Ben is one of my favorite guys I have covered in the last several years. He is a great story – a really hard worker who bet on himself after a bad injury in high school and has molded himself into an NFL caliber player. He is incredibly humble, a great leader, and a guy you love having on your field and in your locker room. Had Ross Blacklock not got injured before the season started, his stats would be even better, but even with the injuries, the dude is still someone opponents have to game plan around and try their hardest to avoid. He’s a fun one to watch, because every snap is an opportunity for him to wreak havoc.
I mentioned quite a few earlier, but Innis Gaines and Garret Wallow are two of the most aggressive players on this TCU defense. Gaines is questionable for Saturday, but if he plays, he’s a guy you will likely see a lot of near the line of scrimmage trying to somewhat contain Murray. Wallow is a sophomore who plays with a real mean streak – as he gets experience and more gap discipline, he has a chance to be a special linebacker for a program that has produced quite a few of him. He misses some tackles though, and Murray is probably going to teach him some things Saturday.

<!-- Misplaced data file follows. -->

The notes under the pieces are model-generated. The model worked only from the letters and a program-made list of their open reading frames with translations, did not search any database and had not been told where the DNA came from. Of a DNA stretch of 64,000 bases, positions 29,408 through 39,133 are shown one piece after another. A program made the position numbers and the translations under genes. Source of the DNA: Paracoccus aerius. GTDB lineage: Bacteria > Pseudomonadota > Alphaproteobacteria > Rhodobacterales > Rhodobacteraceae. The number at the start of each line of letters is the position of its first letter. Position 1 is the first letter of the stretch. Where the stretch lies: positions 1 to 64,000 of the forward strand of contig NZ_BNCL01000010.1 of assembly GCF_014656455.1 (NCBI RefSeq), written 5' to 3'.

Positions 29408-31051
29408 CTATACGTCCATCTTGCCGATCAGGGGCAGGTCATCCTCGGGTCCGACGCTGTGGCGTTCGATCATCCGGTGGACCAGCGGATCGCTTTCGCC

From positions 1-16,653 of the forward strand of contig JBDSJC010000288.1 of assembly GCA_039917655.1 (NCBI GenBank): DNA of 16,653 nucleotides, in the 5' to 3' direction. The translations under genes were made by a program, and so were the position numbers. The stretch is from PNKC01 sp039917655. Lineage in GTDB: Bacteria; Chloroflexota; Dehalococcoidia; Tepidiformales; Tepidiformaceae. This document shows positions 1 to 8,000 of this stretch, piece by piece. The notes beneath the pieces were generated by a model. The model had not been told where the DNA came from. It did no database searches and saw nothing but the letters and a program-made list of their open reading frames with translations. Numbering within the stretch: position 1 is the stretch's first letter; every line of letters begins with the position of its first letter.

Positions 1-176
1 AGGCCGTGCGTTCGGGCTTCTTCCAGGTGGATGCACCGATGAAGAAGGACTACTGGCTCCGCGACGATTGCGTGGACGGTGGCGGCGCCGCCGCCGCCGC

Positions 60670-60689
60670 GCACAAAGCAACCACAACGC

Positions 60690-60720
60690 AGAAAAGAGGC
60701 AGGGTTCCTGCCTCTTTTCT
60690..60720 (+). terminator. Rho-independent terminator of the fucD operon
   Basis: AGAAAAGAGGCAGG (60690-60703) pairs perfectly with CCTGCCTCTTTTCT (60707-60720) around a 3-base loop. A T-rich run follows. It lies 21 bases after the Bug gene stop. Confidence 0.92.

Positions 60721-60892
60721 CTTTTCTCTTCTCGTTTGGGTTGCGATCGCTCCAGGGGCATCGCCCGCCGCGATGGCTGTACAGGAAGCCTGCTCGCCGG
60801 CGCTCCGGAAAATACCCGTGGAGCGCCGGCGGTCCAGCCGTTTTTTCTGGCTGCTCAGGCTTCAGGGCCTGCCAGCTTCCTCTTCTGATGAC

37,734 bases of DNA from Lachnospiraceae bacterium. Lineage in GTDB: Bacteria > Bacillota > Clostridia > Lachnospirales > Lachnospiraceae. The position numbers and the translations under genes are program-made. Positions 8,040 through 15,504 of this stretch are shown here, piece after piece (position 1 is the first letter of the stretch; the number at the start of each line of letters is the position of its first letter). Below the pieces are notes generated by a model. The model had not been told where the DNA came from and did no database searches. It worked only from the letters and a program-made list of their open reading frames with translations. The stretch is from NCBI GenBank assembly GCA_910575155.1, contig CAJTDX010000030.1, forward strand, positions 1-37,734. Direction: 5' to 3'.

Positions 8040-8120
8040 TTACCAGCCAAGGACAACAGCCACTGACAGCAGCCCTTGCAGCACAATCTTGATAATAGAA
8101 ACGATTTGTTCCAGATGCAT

For fans who are making the trip to Ft. Worth, where should fans head for:
- A Friday evening meal? — Find a way to get to Heim BBQ. It’s some of the best smoked meat you will find in DFW. I also recommend the newish restaurant complex down University Dr. by TCU, which features places like BarTaco, HG Supply, and more. Great spot to eat and drink.